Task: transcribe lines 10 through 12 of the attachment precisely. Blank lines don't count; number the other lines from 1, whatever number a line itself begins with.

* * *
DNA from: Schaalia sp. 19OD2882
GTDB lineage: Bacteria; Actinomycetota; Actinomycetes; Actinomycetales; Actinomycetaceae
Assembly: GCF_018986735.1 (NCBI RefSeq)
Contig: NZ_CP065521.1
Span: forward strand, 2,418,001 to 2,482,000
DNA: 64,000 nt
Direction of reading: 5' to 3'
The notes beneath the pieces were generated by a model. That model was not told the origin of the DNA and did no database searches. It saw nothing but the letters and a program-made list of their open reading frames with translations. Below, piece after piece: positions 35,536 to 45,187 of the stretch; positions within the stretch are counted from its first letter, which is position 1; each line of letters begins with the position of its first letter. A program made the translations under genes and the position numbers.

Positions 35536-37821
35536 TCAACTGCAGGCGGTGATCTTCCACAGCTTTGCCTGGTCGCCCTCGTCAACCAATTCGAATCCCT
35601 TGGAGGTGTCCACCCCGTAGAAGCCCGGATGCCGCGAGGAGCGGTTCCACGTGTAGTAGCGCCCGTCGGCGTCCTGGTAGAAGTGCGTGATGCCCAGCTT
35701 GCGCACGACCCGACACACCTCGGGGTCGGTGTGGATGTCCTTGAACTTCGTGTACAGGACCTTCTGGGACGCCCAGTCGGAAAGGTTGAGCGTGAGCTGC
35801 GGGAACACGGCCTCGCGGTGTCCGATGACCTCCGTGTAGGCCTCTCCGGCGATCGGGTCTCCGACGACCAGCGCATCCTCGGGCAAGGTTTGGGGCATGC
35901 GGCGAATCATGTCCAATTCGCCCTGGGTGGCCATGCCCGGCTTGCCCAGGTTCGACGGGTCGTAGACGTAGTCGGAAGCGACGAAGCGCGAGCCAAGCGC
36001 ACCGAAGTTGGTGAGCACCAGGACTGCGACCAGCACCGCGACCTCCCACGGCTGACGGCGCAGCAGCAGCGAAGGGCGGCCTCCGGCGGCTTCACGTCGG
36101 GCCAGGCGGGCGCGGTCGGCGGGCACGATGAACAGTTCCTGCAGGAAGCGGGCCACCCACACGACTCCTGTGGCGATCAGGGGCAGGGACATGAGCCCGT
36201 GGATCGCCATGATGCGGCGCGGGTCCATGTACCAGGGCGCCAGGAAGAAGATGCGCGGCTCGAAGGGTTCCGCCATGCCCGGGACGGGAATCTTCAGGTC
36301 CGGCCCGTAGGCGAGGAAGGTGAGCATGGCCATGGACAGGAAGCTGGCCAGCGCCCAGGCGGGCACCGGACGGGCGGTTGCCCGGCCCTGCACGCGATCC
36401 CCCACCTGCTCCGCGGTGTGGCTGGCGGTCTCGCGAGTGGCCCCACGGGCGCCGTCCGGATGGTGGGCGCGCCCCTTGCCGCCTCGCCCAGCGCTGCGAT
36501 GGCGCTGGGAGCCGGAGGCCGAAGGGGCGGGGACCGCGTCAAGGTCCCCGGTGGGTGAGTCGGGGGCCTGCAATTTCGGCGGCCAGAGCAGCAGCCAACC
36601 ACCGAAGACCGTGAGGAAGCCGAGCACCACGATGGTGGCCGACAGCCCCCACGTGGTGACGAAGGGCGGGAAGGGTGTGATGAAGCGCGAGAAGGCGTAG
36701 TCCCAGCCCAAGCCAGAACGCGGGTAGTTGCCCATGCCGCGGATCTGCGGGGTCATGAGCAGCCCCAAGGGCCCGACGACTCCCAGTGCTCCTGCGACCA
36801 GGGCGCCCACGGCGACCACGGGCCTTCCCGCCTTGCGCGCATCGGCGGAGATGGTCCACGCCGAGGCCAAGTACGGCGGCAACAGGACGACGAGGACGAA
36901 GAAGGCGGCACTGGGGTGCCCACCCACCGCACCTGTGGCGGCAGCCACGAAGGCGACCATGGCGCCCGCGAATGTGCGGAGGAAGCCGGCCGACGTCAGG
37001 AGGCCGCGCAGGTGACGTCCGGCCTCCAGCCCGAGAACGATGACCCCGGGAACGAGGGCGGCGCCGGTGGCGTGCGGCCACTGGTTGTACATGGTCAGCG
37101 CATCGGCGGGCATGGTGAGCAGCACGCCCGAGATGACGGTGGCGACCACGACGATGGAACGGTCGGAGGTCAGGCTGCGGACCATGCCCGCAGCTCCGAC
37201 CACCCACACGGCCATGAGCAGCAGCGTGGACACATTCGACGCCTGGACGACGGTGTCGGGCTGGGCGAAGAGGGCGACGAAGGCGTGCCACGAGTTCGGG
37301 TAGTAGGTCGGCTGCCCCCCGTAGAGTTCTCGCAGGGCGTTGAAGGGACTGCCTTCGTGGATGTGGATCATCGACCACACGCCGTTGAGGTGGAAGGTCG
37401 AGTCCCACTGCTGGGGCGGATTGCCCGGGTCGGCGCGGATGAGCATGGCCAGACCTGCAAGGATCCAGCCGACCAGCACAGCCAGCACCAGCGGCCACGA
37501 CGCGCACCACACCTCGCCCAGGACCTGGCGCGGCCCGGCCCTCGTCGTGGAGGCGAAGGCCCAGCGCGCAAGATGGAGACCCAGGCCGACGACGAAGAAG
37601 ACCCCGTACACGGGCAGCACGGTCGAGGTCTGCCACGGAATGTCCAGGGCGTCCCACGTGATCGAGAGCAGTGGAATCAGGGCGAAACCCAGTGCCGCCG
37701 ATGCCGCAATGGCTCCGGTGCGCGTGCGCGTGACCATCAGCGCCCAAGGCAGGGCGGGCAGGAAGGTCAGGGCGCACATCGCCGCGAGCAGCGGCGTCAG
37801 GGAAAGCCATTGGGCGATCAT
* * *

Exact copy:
35536 TCAACTGCAGGCGGTGATCTTCCACAGCTTTGCCTGGTCGCCCTCGTCAACCAATTCGAATCCCT
35601 TGGAGGTGTCCACCCCGTAGAAGCCCGGATGCCGCGAGGAGCGGTTCCACGTGTAGTAGCGCCCGTCGGCGTCCTGGTAGAAGTGCGTGATGCCCAGCTT
35701 GCGCACGACCCGACACACCTCGGGGTCGGTGTGGATGTCCTTGAACTTCGTGTACAGGACCTTCTGGGACGCCCAGTCGGAAAGGTTGAGCGTGAGCTGC